Struggling with composition on a new project.  During the sale, I got the camp props.  I want to have a scene in which a couple of survivors are using the camp equipment to build a crude stockade.  Feel good about the shaping of the terrain.  But before I start replicating foliage, I want a better idea of how much of the terrain will be in the shot.


    Here are the camp props.

    Here are the grayscale images fo the terrain height and the opacity mask to separate grass and dirt for the terrain.

    Here is what the terrain modeling room.  I loaded the terrain heightmap but with a slightly less elevation than would want.  I applied some erosion to it.  I then loaded the same heightmap a second time but with just enough elevation to make up for what I had left out the first time.  I find dong it this way adds some roughnessback in after the erosion smoothes the terrain.

    Here are some test renders without the foliage and the couple with camp props that will be added.

    hh01 heightmap camping moat rampart 1.jpg
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    Earthworks opacity mask.jpg
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    jj01 assemble far out.JPG
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    jj03 terrain settings.JPG
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    jj05 render 1 far away.jpg
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    jj06 render 2 closer in.jpg
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    jj07 camping gear.JPG
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    Post edited by Diomede on
  • PhilWPhilW Posts: 5,139

    Diomede - nice work on this so far!

  • DiomedeDiomede Posts: 15,086
    edited January 2017

    The always generous SickleYield just posted some more tutorials, so I am linking to them here so I won't lose them.  These are on using Marvelous designer, and on how to model and texture for geografts.


    And really appreciate your encouragement, Phil.  Have been procrastinating on that project, but hope I get back to it.  I guess I could use the terrain and stockade as the start for a battle as one of my monthly callenge entries.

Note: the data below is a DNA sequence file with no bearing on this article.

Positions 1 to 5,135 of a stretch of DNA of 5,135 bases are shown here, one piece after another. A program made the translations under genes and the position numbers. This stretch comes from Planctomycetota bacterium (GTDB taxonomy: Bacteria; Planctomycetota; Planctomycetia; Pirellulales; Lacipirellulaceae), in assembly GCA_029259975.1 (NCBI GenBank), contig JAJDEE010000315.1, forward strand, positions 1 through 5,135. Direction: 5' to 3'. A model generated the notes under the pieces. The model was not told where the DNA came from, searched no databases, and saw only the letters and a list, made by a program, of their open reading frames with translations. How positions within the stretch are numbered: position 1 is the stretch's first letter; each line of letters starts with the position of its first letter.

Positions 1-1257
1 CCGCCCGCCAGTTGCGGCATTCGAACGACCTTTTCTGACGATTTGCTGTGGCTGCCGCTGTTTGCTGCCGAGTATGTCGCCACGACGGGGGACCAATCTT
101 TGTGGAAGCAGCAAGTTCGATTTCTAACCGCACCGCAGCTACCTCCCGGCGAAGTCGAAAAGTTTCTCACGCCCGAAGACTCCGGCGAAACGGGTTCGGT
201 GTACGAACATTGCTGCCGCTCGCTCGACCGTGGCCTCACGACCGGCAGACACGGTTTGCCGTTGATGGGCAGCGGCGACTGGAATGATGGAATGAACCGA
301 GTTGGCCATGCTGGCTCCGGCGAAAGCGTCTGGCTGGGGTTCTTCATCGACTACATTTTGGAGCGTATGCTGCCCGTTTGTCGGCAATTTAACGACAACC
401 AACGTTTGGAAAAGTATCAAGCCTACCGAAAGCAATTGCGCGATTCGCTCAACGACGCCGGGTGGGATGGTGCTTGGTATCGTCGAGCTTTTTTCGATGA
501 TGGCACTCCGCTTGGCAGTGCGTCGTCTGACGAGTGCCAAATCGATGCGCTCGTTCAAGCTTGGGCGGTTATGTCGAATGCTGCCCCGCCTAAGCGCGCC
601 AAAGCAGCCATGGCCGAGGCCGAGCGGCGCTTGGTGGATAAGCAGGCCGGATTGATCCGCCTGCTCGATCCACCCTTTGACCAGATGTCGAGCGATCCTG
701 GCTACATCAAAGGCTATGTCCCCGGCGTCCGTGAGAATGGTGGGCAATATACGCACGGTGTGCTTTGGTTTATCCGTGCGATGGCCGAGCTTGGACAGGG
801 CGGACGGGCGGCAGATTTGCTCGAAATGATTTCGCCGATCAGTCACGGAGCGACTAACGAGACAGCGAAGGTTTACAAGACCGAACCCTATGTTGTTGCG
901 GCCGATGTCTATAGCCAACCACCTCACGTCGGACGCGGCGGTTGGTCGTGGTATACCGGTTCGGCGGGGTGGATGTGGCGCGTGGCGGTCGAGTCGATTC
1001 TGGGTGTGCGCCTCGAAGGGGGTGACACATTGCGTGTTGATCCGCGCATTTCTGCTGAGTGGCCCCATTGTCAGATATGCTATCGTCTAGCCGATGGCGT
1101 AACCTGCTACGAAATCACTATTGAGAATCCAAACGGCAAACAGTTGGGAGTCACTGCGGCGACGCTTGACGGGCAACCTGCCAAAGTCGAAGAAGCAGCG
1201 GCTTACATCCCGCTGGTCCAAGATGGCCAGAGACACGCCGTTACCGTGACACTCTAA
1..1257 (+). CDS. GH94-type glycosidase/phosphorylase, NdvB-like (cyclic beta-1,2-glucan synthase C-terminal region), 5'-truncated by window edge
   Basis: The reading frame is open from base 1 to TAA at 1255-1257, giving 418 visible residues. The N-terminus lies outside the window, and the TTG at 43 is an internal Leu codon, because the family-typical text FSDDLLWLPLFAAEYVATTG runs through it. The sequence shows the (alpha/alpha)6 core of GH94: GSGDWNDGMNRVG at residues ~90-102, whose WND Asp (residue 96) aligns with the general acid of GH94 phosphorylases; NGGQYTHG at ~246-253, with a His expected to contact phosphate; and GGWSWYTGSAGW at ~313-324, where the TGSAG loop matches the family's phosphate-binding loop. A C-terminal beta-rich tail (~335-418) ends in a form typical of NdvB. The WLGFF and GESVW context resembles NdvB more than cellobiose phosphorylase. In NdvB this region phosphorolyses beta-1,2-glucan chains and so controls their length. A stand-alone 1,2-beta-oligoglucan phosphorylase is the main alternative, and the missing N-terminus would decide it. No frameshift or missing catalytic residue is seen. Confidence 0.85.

Post edited by Diomede on
  • I love the toon effect you've come up with - particularly with the pattern on the sofa / chairs

  • DartanbeckDartanbeck Posts: 21,249

    I love the toon effect you've come up with - particularly with the pattern on the sofa / chairs

    Yeah, me too! Very nice use of those extra passes!

    Cool explanations, Phil! Very nicely done! 

    Man, diomede, I really love your Toon look! Just beautiful!

  • DiomedeDiomede Posts: 15,086
    edited January 2017

    Reviving elements of an older project as part of an effort to get better at modeling outdoor environments.  I want to create and render a woodland stream that has been dammed by some beavers.


    To give myself a deadline so that I make progress, I plan to enter a submission to Lola Lane's render a month thread.  January is "Nature."  A short while back, I was working on projects related to the Appalachian frontier during the 1750s.  This is the period during which the Iroquois Empire, backed by the English and her colonies, suffered some subject tribes (Shawnee) along the Ohio River Valley attempt to defect to the French. (ultimately led to the worldwide 7-years war between England and France).  The Iroquois Empire had formed almost a century earlier to dominate the main routes of the beaver fur trade around the southern and eastern rim of the Great Lakes.  By the 1750s, a century of change in the way of life saw orchards and farms displace fur trappers on both sides of the frontier.


    By now, you are asking, "why the history trivia?" 

    1)  It is my thread, and I'll share what I want to, share what I want to.'s_My_Party_(Lesley_Gore_song)

    2)  Frequent visitors might notice the relationship to what I said would be the underlying theme of my Brash Lonergan and Moxie Espinoa adventures.  Difficulties of maintaining peace and goodwill along the galactic frontier.

    3)  ***  Justification for focusing on plants and environments native to the eastern portion of North America.


    Speaking of which, I found a great website for plant references.   The USDA has a website with all sorts of plant information that can be sorted by all sorts of categories.  It includes photos and other images that make great references.  Check it out.


    For this project, I don't think I will have any people, even though I have a what I consider a pretty good fur trapper for distance shots.

    Post edited by Diomede on
  • VyusurVyusur Posts: 2,235

    Beautiful scenery, Diomede! I like composition too. Maybe I would add some contrast extra lighting, just to accent the figure and some details.

  • DiomedeDiomede Posts: 15,086

    Thank you, Vyusur.  I will definitely refer back as I get my dam ready. 

    I am attaching some photos of beaver dams during various seasons.  I even have a cool model of a beaver by AM.

    The dam looks like a job for a replicator!  I am considering ways to use heightmaps to create the stream and pond, and at the same time help place the dam replicators.  I will also probably want to have stones thrusting upward from the stream bed below the dam, but not in the pond.  More replicator tasks.   I will be posting screenshots as I experiment with the terrain editor, the modeling of the plants, and replicating stuff.